BOSTON — Health officials logged hundreds of complaints about violations of the state’s reopening rules last year, ranging from allegations of employees and customers not wearing face coverings to a lack of social distancing.
A list provided by the state Executive Office of Labor and Workforce Development shows more than 1,400 cases have been investigated since late May, when the state began allowing some businesses to reopen under restrictions.
Of those cases, only 25 led to citations, while another 159 resulted in warnings, according to a list provided by the state. Another 56 business received cease and desist orders from state or local health boards.
Others are still under investigation.
Businesses hit with complaints run the gamut from gyms, ice cream parlors and nail salons, to restaurants, bars, supermarkets, retail stores and golf ranges. Many stemmed from reports by workers, the public or local elected officials.
Complaints were also lodged against local governments. A town administrator on Martha’s Vineyard, for example, needed to be “reminded” about wearing a face covering in town buildings, according to a complaint log provided by the state.
Sanctions for not complying with the state’s reopening rules, meant to limit the spread of COVID-19, range from a written warning to a $300 per violation fine to an order that can shut down a business.
The complaints include one reported to the state on Jan. 19 against Pfizer’s Andover research facility, alleging that employees weren’t wearing masks or practicing social distancing, and that contact tracing wasn’t being used to inform other employees about potential infections.
The pharmaceutical giant developed one of several COVID-19 vaccines that are being distributed worldwide.
In a statement, the company said it investigated the complaint and “responded to all relevant officials including the Department of Labor’s Industrial Health and Safety Inspector who confirms our Andover site is in compliance.”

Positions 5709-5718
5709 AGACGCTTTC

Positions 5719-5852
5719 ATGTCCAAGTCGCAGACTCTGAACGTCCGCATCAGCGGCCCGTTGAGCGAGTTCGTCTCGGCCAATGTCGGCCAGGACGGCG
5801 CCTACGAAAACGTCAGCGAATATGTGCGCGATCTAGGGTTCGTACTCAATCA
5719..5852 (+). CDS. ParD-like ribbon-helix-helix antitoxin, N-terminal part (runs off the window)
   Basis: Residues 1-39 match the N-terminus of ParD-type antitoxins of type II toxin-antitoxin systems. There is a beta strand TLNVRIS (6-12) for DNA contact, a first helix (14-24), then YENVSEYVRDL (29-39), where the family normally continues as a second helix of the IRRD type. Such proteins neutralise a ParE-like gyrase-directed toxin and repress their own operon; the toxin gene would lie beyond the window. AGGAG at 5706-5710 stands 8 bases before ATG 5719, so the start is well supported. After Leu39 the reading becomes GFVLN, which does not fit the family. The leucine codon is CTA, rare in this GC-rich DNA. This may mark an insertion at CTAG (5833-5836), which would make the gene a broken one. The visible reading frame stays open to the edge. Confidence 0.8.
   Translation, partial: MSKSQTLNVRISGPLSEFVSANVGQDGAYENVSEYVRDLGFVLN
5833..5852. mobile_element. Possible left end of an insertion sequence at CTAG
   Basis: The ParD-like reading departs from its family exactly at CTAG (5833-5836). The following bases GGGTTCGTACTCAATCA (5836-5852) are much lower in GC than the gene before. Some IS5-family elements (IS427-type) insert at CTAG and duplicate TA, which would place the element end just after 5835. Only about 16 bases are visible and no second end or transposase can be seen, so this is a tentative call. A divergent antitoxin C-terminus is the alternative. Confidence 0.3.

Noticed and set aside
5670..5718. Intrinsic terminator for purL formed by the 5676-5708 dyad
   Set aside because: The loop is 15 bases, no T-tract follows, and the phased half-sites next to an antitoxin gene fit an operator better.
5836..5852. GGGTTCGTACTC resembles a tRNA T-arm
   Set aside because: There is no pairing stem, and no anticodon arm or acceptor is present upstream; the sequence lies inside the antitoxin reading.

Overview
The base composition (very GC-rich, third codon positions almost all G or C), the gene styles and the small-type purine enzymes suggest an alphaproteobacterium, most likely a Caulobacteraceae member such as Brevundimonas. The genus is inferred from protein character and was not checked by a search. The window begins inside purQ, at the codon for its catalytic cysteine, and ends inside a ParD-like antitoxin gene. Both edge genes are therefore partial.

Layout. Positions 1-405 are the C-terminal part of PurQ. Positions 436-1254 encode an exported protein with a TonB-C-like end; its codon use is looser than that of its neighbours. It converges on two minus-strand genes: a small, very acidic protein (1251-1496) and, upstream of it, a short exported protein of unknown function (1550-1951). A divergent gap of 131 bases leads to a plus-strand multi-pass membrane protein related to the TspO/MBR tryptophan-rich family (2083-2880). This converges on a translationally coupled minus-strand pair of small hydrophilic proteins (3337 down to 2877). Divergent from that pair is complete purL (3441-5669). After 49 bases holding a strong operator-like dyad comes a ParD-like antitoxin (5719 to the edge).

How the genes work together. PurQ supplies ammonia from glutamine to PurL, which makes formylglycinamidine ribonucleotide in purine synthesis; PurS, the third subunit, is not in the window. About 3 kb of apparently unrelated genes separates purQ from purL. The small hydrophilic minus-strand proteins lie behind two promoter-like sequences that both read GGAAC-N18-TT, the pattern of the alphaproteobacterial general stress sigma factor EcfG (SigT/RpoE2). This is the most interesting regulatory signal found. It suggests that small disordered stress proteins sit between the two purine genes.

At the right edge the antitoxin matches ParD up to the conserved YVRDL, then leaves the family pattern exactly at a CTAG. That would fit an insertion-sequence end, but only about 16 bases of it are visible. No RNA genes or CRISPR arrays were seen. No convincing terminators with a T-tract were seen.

“Pfizer Andover treats any safety and health concern very seriously, and we have worked hard to provide a safe workplace aimed at minimizing employee risk during the COVID-19 pandemic,” the company said.
The cases disclosed by the state are only those reported to the Labor Department. The log doesn’t include actions taken by local boards of health on mask requirements, quarantining or travel restrictions.
Enforcement of the state’s reopening guidelines has fallen largely to those local officials, who’ve been given far-reaching powers under the state of emergency.
Gov. Charlie Baker has been slowly easing many of the state’s reopening restrictions, some of which have been in place for months, amid improving trends on COVID-19 infections and hospitalizations.
On Thursday, he lifted capacity restrictions on many businesses from 25% to 40% citing improving metrics.
The state is currently in Phase 3, Step 1 of its reopening plans, and many indoor performance venues and recreational businesses remain closed. Indoor gatherings are still limited to 10 people and outdoor gatherings 25 people. A statewide mask requirement remains in effect.
“People’s work is paying off on this one,” Baker said at a Thursday briefing. “We just need to keep it up for a few more months.”
Christian M. Wade covers the Massachusetts Statehouse for North of Boston Media Group’s newspapers and websites. Email him at email@example.com.